An unassuming row house occupies the lot at 29 E. 4th Street in the neighborhood that is now referred to as "NoHo". Of course, when the house was first built in 1832, trendy abbreviation was not yet a common practice in the world of Manhattan real estate. East 4th Street was part of the new Bond Street neighborhood, the latest suburb for New York's wealthy merchant class. Nearly two centuries later, most of the neighborhood's original houses have been demolished. 29 E. 4th Street remains, however, much as it did when hardware merchant Seabury Tredwell moved his family and their four Irish servants into the house 179 years ago.
That remarkable perseverance is very much thanks to the tireless work of the staff of the Merchant's House Museum, the not-for-profit organization that maintains the house and keeps it open to the public as a museum. Pi Gardiner is the executive director. "When you walk into the parlor, you feel the nineteenth century," she explained of her initial attraction to the house. "I fell in love with it."
Similarly, actor John Kevin Jones loved the period atmosphere and thought it would be the ideal setting for a solo performance of Charles Dickens' A Christmas Carol. "Doing A Christmas Carol in a Victorian home seemed so perfect," he recalled of the initial idea. So Jones and Summoners Ensemble Theatre contacted the museum to set up a private performance in early 2013. Gardiner and her crew immediately agreed that it would be a great fit for the house at Christmas. The show went on that year.
Now Jones is returning to the Merchant's House for a second year to tell Dickens' Christmas ghost story about greedy miser Ebenezer Scrooge. In the tale, Scrooge is visited by three spirits representing Christmas past, present, and future. He is also haunted by the specter of his deceased business partner, Jacob Marley, chained by the wealth he accumulated during his earthly existence.
Appropriately, the Merchant's House has a long history of apparitions, with many people claiming that the house is haunted. One of the most regular sightings is that of the home's longest and final resident, Gertrude Tredwell.
Born in the house in 1840, Gertrude was the youngest daughter of Eliza and Seabury Tredwell. She never married, opting to live out her days in the house with her two (also unmarried) sisters, Phebe and Julia. The three Tredwell sisters survived by slowly selling off the New Jersey farmland they inherited from their parents. In 1933, Gertrude died in relative poverty, surrounded by her family's possessions in the only home she had ever known. Soon after, a distant cousin purchased the house and its contents and turned it into a museum. "It's no wonder she's the one people see," Gardiner said as we looked at Gertrude's photo in the family room.
"It's a bit of a miracle, really," she continued as we surveyed the parlor. "This is all their stuff. It's not a curator's idea of how people of that time would decorate. This is actually what they chose." Gardiner has been instrumental in restoring the house to the state in which it would have appeared in Gertrude's time. "We just had the hall repainted with the original 1850s color, which is really exciting," she noted as we ascended the stairs to the servants' quarters on the top floor.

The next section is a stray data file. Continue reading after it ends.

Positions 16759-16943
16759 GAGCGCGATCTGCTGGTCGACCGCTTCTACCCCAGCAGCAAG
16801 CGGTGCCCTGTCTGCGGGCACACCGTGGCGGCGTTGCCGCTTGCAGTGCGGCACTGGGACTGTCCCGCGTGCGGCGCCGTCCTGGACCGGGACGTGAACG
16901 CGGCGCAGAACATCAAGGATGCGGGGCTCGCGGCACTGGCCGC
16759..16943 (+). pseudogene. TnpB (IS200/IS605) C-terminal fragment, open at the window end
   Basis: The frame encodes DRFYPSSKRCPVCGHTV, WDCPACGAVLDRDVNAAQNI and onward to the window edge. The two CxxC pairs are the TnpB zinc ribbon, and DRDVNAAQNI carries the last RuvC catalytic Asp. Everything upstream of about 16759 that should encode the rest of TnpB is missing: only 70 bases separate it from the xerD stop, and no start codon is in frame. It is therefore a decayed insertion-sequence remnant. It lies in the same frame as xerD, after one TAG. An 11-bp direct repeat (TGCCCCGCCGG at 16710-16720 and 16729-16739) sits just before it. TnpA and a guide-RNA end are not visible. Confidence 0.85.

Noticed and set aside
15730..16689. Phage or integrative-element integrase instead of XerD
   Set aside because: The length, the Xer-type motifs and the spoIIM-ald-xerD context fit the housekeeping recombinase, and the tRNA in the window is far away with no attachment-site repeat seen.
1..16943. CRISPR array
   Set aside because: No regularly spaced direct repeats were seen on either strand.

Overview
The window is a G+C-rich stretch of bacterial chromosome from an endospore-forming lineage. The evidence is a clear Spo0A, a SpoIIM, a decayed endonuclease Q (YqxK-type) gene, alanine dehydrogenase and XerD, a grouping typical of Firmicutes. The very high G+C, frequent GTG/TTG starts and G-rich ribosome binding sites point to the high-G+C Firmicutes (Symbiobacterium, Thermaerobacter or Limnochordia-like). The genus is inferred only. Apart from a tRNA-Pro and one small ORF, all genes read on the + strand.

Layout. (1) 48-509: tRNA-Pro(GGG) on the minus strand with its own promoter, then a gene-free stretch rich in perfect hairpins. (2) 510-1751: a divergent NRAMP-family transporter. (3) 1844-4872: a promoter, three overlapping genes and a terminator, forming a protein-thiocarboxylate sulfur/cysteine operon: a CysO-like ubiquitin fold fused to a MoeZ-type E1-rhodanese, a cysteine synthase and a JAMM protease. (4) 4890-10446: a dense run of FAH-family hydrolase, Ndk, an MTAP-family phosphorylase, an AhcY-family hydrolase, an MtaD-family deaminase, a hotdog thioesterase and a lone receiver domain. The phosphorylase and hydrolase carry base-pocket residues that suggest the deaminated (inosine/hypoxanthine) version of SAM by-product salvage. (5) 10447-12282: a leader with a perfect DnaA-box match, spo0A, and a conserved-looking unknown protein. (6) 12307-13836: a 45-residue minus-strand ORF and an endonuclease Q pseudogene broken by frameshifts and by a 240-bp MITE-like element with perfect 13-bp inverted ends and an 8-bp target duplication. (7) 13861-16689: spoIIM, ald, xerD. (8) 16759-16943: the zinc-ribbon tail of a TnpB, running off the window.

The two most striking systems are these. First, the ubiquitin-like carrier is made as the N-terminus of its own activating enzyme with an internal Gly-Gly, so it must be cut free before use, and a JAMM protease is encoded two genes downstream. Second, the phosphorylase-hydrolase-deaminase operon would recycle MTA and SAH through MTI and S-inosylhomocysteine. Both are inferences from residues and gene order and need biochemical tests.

Previously used for storage, the servants' quarters, furnished with the Spartan single beds that were once used by the Tredwell's Irish maids, tells "the other half of the story," according to Gardiner.
This particular restoration project especially resonates with Jones. "In our adaptation, we try to highlight the disparity between rich and poor," he said about the overt social messaging in the story. "Many of the issues we find ourselves contending with as a country right now were present in Dickens' time as well."
Jones uses a slightly altered version of Dickens' own reader's version of the story, which the author used in public readings across Europe and the United States. "We went back through the original novella to see if there was anything we wanted to include," Jones explained about the changes he and director Rhonda Dodd made to Dickens' performance text. "He did not include Ignorance and Want in his reader's text. That was such a big part of what we were trying to say." So they put them back in.
In the original novella, Ignorance and Want are two impoverished children that the Ghost of Christmas Present introduces to Scrooge, who sees their shriveled bodies and asks the spirit, "Have they no refuge or resource?" The spirit then coldly replies with Scrooge's own words from an earlier scene: Are there no prisons? Are there no workhouses? One hundred seventy-one years later, Scrooge's words still echo in the mouths of those who would condemn the poor as lazy and unmotivated, without actually knowing any poor people.
"I was very jaded about this story," Jones admitted. After years of performing in regional productions of A Christmas Carol, he didn't see it as much more that holiday schlock. "I don't think I ever really heard it before, not the way it was intended. No one has been more surprised than me at how life-changing this story has been for me."
He hopes that he can share that experience with audiences this December as they gather around the Christmas tree in the Tredwells' front parlor to watch him perform. "We want to give everyone a good dose of holiday spirit," he said. "But we also hope that once January comes, some kernel of what we've talked about remains and they're able to take some action, no matter how small, to close the gap between rich and poor."
- Christmas Carol
- Charles Dickens
- A Christmas Carol
- Merchant's House
- Summoners Ensemble Theatre
- John Kevin Jones
- Ebenezer Scrooge
- Pi Gardiner
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